This past week Captain Beefheart and His Magic Band’s first record ‘Safe As Milk’ was re-released. Who was this man? Captain Beefheart and what was his story because few of us might never have heard about the man influenced greats like Tom Waits, PJ Harvey, The Clash, Nick Cave and on long distances Rock & Roll icon Bruce Springsteen. We ask ourselves, when we think of the 60’s and 70’s, why do we never hear of Captain Beefheart. Why is he not one of greats. Because he choose not to be and that’s what signified his music to change the face of the music industry for eternity and so forth.
Captain Beefheart also known as Don Van Vliet was born in 1941 and was raised in Glendale, California. He was an artist of his time and rumors claim that he started sculpting at the age of 6. At the age of 13, Don Vliet was offered a full art scholarship to an Art School in Europe but declined and had his parents move with him to the Mojave desert in order to find a better environment for inspiration.
Frank Zappa was one of Vliet’s older friends and at this time Vliet formed a band called The Magic Band. In a tribute to his greatest idols, Screamin’ Jay Hawkins and Howlin’ Wolf he named himself Captain Beefheart. Vliet’s Beefheart went from pursuing art into shaping that element in music through inspiration the old past masters of blues.
Beefheart had tremendous blues voice and his band soon became local heroes and as former guitarist of the band Doug Moon states: ‘Don could capture the sound of Howlin’ Wolf and Muddy Waters and recreate, not copy it. But recreate it to his own’. At this time the American Labels looked for a way to respond to the 'British Invasion' and they all saw potential in Captain Beefheart and His Magic Band, but no one could recreate Mick Jagger in Don Vliet. Instead the band headed into a darker form of Desert Blues/Rock that later became the influences of what the impact of Homme’s, 'The Dessert Sessions' and Stoner Rock genre came to be.
The Band moved to Los Angeles and recorded their first full length album. The Legendary ‘Safe As Milk’ and on this production famous blues guitarist Ry Cooder had replaced Doug Moon. At this time the band headed even darker into influences and Cooder describes Vliet’s vision:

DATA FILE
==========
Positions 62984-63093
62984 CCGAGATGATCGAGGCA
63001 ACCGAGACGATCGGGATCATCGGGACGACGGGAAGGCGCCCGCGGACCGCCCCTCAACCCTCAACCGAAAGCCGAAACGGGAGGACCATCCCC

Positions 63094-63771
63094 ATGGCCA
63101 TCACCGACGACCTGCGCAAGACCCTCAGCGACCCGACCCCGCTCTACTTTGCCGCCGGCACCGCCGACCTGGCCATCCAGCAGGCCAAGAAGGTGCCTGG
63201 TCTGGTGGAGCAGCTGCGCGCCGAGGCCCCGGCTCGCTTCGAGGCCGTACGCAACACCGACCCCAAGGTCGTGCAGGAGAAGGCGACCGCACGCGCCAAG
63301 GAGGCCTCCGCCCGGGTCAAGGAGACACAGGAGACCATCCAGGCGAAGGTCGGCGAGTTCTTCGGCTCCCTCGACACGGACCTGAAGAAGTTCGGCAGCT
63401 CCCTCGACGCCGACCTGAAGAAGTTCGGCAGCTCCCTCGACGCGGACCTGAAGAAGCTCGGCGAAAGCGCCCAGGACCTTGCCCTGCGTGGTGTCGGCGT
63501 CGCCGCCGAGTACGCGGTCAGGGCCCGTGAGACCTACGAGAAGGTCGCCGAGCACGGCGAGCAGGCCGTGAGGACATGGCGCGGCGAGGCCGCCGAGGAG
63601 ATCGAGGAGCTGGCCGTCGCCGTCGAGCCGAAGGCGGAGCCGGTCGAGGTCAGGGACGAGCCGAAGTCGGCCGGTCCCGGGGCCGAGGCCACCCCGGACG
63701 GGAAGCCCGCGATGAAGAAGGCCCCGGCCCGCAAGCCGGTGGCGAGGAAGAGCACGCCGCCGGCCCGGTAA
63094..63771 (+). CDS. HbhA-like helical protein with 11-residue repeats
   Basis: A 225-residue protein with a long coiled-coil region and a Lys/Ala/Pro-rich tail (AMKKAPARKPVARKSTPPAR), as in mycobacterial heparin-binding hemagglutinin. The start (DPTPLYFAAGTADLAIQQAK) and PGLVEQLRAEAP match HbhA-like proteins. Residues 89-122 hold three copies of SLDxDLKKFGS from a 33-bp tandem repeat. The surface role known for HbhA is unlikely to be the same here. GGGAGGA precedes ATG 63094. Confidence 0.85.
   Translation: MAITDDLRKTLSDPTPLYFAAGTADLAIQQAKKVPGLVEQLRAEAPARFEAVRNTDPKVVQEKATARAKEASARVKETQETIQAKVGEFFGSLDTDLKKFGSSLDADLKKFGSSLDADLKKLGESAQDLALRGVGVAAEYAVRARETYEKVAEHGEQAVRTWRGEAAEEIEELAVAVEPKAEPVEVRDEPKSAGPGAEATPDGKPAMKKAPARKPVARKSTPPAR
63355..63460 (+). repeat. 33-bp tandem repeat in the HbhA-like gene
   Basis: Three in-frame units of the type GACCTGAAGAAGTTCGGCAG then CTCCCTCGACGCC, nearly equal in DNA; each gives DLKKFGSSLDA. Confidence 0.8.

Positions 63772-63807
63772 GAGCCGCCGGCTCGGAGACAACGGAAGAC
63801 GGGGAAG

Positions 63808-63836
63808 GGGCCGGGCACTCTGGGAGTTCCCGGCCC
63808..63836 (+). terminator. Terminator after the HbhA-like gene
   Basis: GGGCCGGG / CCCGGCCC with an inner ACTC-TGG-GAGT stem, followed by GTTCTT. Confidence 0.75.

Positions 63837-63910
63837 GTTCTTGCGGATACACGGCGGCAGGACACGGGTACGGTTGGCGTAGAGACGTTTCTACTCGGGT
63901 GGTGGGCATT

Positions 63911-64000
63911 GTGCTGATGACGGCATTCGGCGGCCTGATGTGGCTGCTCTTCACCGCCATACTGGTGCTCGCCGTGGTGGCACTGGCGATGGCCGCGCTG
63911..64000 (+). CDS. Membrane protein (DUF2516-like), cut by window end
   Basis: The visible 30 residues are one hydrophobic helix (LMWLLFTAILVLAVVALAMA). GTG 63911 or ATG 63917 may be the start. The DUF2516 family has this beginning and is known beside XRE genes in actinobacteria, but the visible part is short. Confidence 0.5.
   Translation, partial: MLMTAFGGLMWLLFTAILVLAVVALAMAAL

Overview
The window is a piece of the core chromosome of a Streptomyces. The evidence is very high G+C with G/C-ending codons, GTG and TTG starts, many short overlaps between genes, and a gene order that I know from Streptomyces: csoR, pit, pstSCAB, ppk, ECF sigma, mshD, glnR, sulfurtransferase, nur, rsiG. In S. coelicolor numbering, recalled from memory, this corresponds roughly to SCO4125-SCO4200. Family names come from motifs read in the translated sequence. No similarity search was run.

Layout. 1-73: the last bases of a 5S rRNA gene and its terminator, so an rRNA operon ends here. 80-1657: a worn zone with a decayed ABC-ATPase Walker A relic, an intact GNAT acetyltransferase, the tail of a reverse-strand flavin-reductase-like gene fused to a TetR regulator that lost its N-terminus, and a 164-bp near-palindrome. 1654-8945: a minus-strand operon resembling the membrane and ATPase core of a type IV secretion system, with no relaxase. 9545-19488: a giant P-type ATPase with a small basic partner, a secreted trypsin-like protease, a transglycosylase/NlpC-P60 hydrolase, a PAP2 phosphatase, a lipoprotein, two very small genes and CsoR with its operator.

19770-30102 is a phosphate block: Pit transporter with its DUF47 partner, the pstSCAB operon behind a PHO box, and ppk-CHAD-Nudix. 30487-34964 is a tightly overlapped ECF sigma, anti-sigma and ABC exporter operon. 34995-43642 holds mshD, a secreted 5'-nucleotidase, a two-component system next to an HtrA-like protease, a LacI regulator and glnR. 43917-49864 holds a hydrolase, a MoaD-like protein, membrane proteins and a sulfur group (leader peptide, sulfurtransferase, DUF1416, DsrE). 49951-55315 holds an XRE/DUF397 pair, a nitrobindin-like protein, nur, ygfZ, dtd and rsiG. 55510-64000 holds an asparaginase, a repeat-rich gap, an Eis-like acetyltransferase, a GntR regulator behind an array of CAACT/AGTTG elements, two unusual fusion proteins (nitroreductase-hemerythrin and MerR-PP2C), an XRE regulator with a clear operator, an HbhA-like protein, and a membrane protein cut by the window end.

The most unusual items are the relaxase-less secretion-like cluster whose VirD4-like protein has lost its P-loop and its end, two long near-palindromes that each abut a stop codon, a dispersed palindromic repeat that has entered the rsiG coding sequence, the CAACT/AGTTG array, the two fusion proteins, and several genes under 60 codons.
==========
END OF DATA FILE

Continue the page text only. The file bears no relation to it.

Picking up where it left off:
‘His vision was to take the raw blues elements of John Lee Hooker and Howlin Wolf’ and tear it down so raw that you just would have a sound. Just a grunt maybe and you would add something abstract. You would add the John Coltrane, crazy time signature free Jazz on a Coleman thing and then Hybridize it together, which was a great idea’.
At this time the record company had a large idea around Captain Beefheart and as a proof of their capability, the band was about to get introduced on the Monterey Pop Festival. A Festival that had helped Jimi Hendrix, Otis Redding and Janis Joplin among others. Vliet, suffered from hard anxiety problems at this time and the concert ended in chaos and the commercial idea around Beefheart and his band was lost for a very long time.
It was at this time that Don Vliet and the Magic Band started to work on a new album. The audience was somewhat people rejected by hippies. The one’s who were to strange and they suited well into the Beefheart phenomenon. Don Vliet and his band was locked into a house for 8 moths rehearsing an album that came to be ‘Trout Mask Replica’ and the members of the band weren’t even able to go to the store to by food. It was a dictatorship in which the dictator or mastermind was Don Vliet’s Captain Beefheart composing an album that was recorded as a live session.